Notice how I didn’t say “Choose to use source control”, but rather “Choose which source control”. If you do not use source control and you write code, you are doing it wrong! Please do not get confused between keeping a backup of your code and using source control. Here are a few reasons why I recommend you use source control:
- Your code will never be lost. This is the obvious advantage. When you check code in or commit changes, they are stored on a server, so if your hard drive crashes you do not lose everything.
- You have a history. You can see what was changed and when. You can see when bugs were introduced and, most importantly, you can roll back to a point in time.
- You can code without fear! Because you now have rollbacks, you no longer need to comment out large blocks of code just in case you might need it later. You can even delete files or even whole folders if you want, without thinking twice. If you made a mistake, rollback.
- You can easily code in a team. Want to collaborate with another developer on the same plugin? No problem! You can merge your changes together when you check in.
Personally, I use both SVN and GIT. I use SVN for my plugins on WordPress.org and I use GIT for our Foo plugins as well as my personal stuff. Github is an amazing tool, and I recommend you open a Github account and start playing around today!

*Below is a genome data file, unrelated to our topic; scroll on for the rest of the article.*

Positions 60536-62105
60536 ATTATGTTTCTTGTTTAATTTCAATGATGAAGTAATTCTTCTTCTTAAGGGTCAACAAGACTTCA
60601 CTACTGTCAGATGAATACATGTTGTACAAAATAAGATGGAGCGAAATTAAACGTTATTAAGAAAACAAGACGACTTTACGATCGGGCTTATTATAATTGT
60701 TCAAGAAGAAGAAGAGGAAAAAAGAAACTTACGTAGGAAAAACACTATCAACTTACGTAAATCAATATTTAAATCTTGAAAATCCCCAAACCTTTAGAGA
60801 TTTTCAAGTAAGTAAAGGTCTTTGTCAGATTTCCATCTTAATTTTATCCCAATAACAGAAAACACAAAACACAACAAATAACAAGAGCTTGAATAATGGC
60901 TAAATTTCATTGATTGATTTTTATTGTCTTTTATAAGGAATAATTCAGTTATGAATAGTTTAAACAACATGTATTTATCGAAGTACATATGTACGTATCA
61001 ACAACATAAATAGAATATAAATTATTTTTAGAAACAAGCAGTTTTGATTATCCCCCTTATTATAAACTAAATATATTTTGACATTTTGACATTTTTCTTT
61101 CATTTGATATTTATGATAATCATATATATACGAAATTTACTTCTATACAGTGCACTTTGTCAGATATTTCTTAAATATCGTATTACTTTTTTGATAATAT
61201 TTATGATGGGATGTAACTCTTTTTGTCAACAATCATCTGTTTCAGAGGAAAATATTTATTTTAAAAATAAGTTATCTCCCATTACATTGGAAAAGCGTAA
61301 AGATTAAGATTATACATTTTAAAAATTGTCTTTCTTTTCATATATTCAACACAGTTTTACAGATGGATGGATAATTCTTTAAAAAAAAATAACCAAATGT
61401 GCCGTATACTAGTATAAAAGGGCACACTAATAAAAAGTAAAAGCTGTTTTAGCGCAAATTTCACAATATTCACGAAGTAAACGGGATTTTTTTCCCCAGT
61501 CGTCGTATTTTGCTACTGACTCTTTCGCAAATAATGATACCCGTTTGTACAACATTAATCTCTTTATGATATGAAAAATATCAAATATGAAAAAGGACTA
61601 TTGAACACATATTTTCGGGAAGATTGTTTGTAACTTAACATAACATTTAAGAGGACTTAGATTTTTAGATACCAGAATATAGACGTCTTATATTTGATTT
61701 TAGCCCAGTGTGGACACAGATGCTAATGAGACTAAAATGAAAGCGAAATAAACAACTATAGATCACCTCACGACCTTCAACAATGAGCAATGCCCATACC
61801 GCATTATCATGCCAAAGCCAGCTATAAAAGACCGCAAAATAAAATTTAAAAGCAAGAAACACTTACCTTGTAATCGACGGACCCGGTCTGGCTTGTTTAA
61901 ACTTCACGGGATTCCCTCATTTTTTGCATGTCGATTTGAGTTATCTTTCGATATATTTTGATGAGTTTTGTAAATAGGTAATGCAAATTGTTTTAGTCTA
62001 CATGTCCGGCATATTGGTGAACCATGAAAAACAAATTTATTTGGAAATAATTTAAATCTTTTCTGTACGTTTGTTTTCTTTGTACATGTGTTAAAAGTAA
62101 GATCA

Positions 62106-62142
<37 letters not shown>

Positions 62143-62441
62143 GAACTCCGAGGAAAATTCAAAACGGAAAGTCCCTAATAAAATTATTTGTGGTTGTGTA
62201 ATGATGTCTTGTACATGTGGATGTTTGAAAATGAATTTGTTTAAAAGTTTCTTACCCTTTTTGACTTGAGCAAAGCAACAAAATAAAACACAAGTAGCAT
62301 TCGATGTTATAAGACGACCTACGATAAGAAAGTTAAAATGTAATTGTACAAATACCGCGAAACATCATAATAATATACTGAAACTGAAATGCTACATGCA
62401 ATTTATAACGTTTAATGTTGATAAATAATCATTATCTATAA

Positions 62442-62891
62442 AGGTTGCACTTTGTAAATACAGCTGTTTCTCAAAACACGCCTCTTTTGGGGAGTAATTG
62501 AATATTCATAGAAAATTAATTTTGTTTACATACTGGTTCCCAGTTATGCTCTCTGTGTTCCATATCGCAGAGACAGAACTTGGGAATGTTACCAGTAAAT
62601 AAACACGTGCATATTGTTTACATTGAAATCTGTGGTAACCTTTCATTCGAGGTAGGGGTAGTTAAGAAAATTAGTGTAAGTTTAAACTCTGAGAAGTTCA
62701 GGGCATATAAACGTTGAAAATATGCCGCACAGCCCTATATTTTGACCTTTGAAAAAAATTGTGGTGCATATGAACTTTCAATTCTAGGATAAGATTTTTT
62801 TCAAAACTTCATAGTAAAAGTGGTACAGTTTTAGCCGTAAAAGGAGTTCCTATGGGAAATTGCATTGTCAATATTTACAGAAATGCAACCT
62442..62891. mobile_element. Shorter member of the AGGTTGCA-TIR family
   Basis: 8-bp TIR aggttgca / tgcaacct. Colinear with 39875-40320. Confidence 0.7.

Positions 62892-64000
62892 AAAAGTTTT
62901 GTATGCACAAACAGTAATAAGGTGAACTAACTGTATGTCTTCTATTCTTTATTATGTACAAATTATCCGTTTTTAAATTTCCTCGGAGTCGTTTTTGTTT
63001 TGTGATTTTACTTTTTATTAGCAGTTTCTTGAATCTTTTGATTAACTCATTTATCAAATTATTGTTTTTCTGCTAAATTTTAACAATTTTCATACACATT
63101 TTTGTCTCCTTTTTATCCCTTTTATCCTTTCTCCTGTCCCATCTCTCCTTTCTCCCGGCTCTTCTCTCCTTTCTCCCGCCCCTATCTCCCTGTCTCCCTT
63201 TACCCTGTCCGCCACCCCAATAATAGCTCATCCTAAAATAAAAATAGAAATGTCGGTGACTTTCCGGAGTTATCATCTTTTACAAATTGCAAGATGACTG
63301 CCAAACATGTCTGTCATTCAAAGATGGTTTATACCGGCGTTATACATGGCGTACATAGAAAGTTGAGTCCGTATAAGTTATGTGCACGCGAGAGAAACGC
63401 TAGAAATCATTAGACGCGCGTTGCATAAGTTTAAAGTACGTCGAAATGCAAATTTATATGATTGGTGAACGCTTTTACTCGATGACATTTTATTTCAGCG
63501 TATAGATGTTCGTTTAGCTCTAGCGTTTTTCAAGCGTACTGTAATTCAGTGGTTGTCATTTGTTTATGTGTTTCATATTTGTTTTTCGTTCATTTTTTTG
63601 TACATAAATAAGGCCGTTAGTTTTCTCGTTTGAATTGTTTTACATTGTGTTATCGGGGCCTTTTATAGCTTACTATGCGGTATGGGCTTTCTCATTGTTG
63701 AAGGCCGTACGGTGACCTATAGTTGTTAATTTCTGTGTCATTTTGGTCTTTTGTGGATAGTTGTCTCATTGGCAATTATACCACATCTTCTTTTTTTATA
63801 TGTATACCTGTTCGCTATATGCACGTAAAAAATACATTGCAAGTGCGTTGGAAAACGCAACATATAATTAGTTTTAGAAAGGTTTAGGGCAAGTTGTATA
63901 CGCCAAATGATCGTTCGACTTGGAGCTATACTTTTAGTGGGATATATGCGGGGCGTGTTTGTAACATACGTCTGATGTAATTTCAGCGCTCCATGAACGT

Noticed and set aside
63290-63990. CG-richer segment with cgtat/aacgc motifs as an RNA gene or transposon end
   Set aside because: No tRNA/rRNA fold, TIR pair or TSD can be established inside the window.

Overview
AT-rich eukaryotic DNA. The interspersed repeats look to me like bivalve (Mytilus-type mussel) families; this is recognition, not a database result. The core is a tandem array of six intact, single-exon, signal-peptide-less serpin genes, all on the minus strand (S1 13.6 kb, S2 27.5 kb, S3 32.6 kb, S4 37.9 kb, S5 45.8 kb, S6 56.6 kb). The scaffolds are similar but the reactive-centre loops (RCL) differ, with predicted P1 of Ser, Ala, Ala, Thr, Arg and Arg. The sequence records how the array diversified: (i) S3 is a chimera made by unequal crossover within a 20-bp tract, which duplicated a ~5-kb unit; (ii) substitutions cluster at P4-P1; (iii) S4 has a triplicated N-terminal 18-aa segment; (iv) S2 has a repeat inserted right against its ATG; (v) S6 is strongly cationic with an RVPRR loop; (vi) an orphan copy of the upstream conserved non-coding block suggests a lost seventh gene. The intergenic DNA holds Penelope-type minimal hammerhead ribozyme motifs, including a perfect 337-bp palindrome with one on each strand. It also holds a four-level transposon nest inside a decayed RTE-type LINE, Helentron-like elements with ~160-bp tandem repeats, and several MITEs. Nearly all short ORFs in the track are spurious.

You have to check out this great video by Chris Coyier entitled Let’s Suck at GitHub Together:
In future posts I will also be walking you through how I do things using Github, so don’t despair!
4. Learn WordPress Core Concepts
Now you need to do some reading. First and foremost, you need to know what PHP is and how to write it. I am not going to go over that in this post, but here are some good places to start:
- What Is PHP? – php.net
- A Simple Tutorial – php.net
- PHP Tutorial – udemy.com
WordPress File Structure
Next, you need to know the WordPress file structure. In particular, you need to know where your new plugin will live. The WordPress plugin folder can be found at /wp-content/plugins:
The above screenshot is taken from a page in our Gitub repo. It is a really cool interactive page where you can browse around a fresh WordPress 3.6 RC1 install! You can see the source for this page on Github.
Actions and Filters
The next most important thing to get your head around are WordPress Filters and Actions. Simply put, actions and filters allow you to “hook” into the WordPress core. All plugins use actions and filters to change the way WordPress works.
- Actions – often referred to as “hooks” or “events”. Actions “fire off” during the WordPress execution life cycle and allow you to run your plugin functions at specific times. For example, send a tweet after a post has been published.
- Filters – allow you to filter content directly through your plugin functions. For example, to alter the content of a post.
Read up about Writing a Plugin and the Plugin API from the codex, and also check out the action and filter references to see what hooks are available.
The beauty of the Action and Filter pattern is that you can also roll your own. This then allows you (and others) to extend your own plugins or override default functionality. We will be doing this in the plugin we write in this series.
WordPress Coding Standards
Tom Mcfarlin has written up a great series of posts about WordPress Coding Standards that I highly recommend. Check it out, as we will be following these guidelines throughout this series.